By Peter Nurse
Investing.com – The U.S. dollar stabilized in early European trade Thursday, after early gains as strong U.S. retail data and hawkish comments by Federal Reserve officials cast doubt about the U.S. central bank pausing interest rate hikes in the near future.
At 03:55 ET (08:55 GMT), the , which tracks the greenback against a basket of six other currencies, edged lower to 106.030, still above the three-month low of 105.30 earlier in the week.
U.S. data, released Wednesday, showed October rose 1.3%, more than expected, suggesting that the U.S. economy was holding up despite soaring inflation, denting hopes for a pause in rate increases.
Additionally, San Francisco Federal Reserve Bank President Mary Daly said pausing the hiking cycle is off the table, and the U.S. central bank’s could end up in the 4.75%-5.25% range, up from the current range of 3.75%-4%.
Kansas City Fed President Esther George told the Wall Street Journal that policymakers must be “careful not to stop too soon” on rate increases.
The dollar had seen strong selling earlier in the week after showed signs of cooling, suggesting that the Federal Reserve’s aggressive rate-hiking run may be near its end.
Elsewhere, rose 0.3% to 1.1940, ahead of the Autumn Statement at which the British finance minister Jeremy Hunt is due to detail tax rises and government spending cuts in order to fill a substantial fiscal ‘black hole’.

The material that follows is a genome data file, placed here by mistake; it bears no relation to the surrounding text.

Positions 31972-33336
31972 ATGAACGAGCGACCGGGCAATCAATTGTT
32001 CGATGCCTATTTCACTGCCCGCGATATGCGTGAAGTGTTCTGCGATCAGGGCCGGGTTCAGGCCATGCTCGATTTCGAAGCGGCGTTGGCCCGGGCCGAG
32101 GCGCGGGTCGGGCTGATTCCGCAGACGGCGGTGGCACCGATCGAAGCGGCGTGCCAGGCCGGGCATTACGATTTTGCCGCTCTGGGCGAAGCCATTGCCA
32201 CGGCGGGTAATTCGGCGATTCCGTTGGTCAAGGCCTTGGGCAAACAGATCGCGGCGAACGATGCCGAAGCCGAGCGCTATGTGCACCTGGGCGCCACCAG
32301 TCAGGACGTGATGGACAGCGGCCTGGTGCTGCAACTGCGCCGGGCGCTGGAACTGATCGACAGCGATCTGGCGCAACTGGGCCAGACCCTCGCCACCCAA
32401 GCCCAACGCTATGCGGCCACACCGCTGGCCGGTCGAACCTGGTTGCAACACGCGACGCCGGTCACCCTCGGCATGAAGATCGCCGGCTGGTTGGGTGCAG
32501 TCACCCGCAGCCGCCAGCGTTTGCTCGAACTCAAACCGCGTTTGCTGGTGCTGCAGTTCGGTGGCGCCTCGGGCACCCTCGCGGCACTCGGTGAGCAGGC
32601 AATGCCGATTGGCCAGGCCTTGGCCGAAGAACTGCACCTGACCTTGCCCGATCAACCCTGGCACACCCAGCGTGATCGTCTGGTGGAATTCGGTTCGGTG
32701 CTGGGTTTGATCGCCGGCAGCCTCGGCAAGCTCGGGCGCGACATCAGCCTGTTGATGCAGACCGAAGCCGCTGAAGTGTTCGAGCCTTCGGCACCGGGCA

“A credible budget will deliver substantial fiscal tightening and cement views of a multi-quarter U.K. recession and one in which the Bank of England will continue to hike rates into 2023,” said analysts at ING, in a note. “As a pro-cyclical currency, this cannot be a good environment for sterling.“
edged lower to 1.0390, ahead of the latest iteration of the index for October, which is expected to show inflation at 10.7% on an annual basis.
The risk-sensitive fell 0.1% to 0.6737, while fell 0.3% to 139.16 after former Bank of Japan deputy governor Hiroshi Nakaso said on Thursday that the bank should consider normalizing its ultra-loose monetary policy.
rose 0.5% to 7.1251, with the yuan hit by waning hopes that the country will ease back with its severe COVID-19 restrictions as the number of daily cases grew at its fastest pace in seven months this week.